My brother is now a registered nurse in the US. He left in December of 2005, taking his wife, who’s always mistaken as my real sibling, and my beloved nephew, who I’ll forever consider my panganay, away from us and into a brighter future. Before we drove them to the airport, my brother caressed the yellow walls of his house (which stood behind my parent’s) in between tears, and had a moment alone with the family car.
He took the CGFNS examination twice. He missed the first one by a point-something and nobody in the house ever talked about it. Between the two of us, he’s actually the moody one so we were always careful around him. To my friends, I fondly refer to my brother, who is 10 years older, as the girl in the family. We didn’t enjoy each other’s company until I was old enough that enjoying each other’s company required no effort anymore. Nevertheless, thank God we had our chance.
Despite being difficult, one good thing was that my brother always knew where he ought to go. In their house, they have their own study table, apart from my nephew’s little blue desk. My sister-in-law, by the way, is a pharmacist, so the two shared a passion for making it there. And they did, despite the months we spent looking out for Mr. LBC to deliver their Immigration papers. Everyone knew what to do the moment they arrived: Sign in behalf of my brother, do not open the envelope, place it on the piano and stare at it until it melted. I guess I should mention here that the consul assigned to them took so many vacation leaves their papers sulked in his office for nearly seven months. The validity of their medical tests almost expired.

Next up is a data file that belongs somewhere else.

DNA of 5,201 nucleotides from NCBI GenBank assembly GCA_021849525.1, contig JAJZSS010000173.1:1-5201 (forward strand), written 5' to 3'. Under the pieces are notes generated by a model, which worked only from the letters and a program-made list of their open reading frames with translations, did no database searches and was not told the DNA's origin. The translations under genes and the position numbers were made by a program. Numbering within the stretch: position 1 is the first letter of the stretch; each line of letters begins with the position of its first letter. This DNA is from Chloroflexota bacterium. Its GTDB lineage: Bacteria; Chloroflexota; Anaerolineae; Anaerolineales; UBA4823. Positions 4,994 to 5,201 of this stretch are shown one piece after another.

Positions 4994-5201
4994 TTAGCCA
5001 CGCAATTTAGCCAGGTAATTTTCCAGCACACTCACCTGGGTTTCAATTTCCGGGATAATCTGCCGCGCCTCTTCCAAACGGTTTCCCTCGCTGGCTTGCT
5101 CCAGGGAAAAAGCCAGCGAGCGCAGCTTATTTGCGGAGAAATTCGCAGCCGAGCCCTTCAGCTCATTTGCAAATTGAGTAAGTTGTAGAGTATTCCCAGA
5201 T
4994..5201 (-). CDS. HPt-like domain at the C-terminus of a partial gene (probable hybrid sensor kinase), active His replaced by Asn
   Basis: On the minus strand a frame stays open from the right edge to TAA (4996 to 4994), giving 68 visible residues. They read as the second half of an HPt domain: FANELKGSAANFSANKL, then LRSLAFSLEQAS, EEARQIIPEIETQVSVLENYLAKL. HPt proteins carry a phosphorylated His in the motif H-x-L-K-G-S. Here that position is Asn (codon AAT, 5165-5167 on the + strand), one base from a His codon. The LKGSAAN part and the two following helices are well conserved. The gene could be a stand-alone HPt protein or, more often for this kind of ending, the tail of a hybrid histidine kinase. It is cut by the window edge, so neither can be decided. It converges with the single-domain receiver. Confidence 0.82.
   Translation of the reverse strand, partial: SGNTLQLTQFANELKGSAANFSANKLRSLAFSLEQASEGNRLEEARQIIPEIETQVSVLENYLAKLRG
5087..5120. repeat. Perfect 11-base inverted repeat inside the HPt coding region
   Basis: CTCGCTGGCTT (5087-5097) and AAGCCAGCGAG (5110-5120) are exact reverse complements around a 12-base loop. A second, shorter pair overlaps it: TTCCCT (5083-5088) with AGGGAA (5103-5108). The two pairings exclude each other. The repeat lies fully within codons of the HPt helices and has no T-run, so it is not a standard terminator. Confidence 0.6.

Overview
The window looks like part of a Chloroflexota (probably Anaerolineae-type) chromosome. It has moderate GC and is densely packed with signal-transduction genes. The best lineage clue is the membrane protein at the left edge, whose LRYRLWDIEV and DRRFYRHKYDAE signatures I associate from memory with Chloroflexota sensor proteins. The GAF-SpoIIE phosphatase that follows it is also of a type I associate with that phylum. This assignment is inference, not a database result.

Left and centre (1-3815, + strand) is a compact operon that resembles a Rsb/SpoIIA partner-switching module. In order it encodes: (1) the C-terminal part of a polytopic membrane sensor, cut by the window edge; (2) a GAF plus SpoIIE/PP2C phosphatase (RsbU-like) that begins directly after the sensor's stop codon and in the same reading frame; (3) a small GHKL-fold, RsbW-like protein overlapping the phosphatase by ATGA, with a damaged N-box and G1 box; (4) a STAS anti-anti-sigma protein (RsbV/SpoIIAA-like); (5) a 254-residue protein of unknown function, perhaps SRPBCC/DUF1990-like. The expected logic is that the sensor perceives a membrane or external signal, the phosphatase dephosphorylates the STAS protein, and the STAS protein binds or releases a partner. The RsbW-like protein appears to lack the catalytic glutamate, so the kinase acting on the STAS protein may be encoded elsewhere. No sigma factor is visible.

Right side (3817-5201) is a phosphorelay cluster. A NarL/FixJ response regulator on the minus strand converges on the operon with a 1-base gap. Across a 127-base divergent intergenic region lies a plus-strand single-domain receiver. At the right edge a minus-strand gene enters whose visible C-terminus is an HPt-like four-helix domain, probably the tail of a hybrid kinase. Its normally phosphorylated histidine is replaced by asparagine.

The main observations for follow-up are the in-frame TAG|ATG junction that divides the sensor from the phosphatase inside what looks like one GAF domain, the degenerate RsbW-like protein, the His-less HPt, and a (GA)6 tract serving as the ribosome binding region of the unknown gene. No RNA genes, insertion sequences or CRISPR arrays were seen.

Three weeks before Christmas that year, finally, the three left for the States. Without any luggage. They did, however, bring two Balikbayan boxes, each with its contents list, in case my Kuya and Ate forget where they had placed the few things they couldn’t let go of: Vincent’s Spiderman, Transformers and Toy Story figures, his Manchester United shirt from a cousin in London (also a nurse), Ate Camille’s bags and my dad’s winter jacket, which he used while building irrigation systems at the foot of the Himalayas and which was waaaaaay too small for my brother. For the record, when my Kuya wore it, he looked like Ben Stiller in Starsky & Hutch, constipated for the past 10 years. The complete set of Friends DVDs had to be left behind.